Mount Wilson Observatory was founded in 1904 by George Ellery Hale, who encouraged the likes of Edwin Hubble and who also had a great deal to do with the way Pasadena looks today. Think the city center plaza and City Hall. Think Caltech. Thank you, Mr. Hale.
More than 100 years later, important astronomical research continues at Mount Wilson, especially the CHARA Array, operated by Georgia State University. Don't ask me what it does. I've had it explained to me twice, once by John and once by Craig Woods, and I still don't get it. But it looks cool from above.
Craig Woods, by the way, is the reason John and I got a behind-the-scenes tour. He's our friend and the superintendent at Mount Wilson, the guy with all the keys. He's up on all the experiments, the history, and the equipment at Mount Wilson. Plus he's willing to climb some precarious ladders.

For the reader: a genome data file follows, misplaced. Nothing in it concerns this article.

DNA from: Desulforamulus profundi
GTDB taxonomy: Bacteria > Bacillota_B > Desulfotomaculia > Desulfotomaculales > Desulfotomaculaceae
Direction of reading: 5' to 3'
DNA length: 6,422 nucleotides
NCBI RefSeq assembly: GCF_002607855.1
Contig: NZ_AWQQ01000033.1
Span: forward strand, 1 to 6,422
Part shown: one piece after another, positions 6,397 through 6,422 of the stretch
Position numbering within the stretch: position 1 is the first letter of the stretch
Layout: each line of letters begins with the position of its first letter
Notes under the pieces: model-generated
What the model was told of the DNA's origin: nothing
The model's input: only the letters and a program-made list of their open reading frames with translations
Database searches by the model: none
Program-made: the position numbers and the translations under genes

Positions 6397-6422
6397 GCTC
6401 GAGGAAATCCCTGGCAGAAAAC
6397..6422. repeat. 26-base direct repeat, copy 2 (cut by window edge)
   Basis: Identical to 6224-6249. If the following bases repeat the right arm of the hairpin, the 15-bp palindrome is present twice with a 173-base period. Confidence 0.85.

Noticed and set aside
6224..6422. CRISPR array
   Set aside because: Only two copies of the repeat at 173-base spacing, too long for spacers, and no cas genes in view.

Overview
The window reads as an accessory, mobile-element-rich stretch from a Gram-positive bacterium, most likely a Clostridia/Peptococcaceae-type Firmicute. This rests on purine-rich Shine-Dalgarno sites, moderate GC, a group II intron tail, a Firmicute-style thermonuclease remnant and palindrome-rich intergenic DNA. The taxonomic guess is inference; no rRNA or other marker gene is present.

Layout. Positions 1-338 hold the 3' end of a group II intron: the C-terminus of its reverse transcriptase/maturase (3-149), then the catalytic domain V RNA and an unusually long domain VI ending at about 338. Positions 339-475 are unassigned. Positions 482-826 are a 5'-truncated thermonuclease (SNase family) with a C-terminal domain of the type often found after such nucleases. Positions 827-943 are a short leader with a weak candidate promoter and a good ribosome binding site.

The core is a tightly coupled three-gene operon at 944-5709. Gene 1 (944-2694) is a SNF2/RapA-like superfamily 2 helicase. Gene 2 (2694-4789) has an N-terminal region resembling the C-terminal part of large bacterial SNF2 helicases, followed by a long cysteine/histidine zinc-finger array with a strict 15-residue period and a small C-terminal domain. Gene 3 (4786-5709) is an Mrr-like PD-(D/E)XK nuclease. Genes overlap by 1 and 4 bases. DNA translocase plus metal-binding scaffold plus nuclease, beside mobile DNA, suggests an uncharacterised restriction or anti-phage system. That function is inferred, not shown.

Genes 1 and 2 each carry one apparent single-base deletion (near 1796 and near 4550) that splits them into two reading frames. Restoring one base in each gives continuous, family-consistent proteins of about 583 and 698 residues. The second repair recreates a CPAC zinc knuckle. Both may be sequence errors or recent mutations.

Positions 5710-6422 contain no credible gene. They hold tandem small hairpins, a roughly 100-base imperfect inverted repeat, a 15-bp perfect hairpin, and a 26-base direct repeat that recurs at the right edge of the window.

I hope you'll take another look at my May 10th post about Mount Wilson. Here's a further explanation of those photos:
First, that big engine, and its rheostat, power the tool-making shed. 110 years ago, when you got up to Mount Wilson with your mule cart or your Model-T, you weren't about to run down to Flintridge if you forgot your screwdriver. If you needed a tool or a part, you made it. Many of those magnificent old things are still there. Some explain themselves, some don't. Unless you're Craig, then you know what they are.
Near the tool shed is another shed that's a treasure trove of maps, blueprints and files. There's a small library with early Scientific American magazines and other works. There's an ancient and dusty stand-up grand piano and a pool table that hasn't been used in, I would guess, 20 years.
Newer, larger telescopes dot the planet. The larger the telescope, the deeper into space an astronomer can study. Although Mount Wilson still has many uses, it's now in a transition phase, becoming a museum. Funding will be needed to preserve all those beautiful blueprints and plans, to maintain those telescopes and historic buildings, to keep it all available so the public can visit and learn about the early days of astronomy.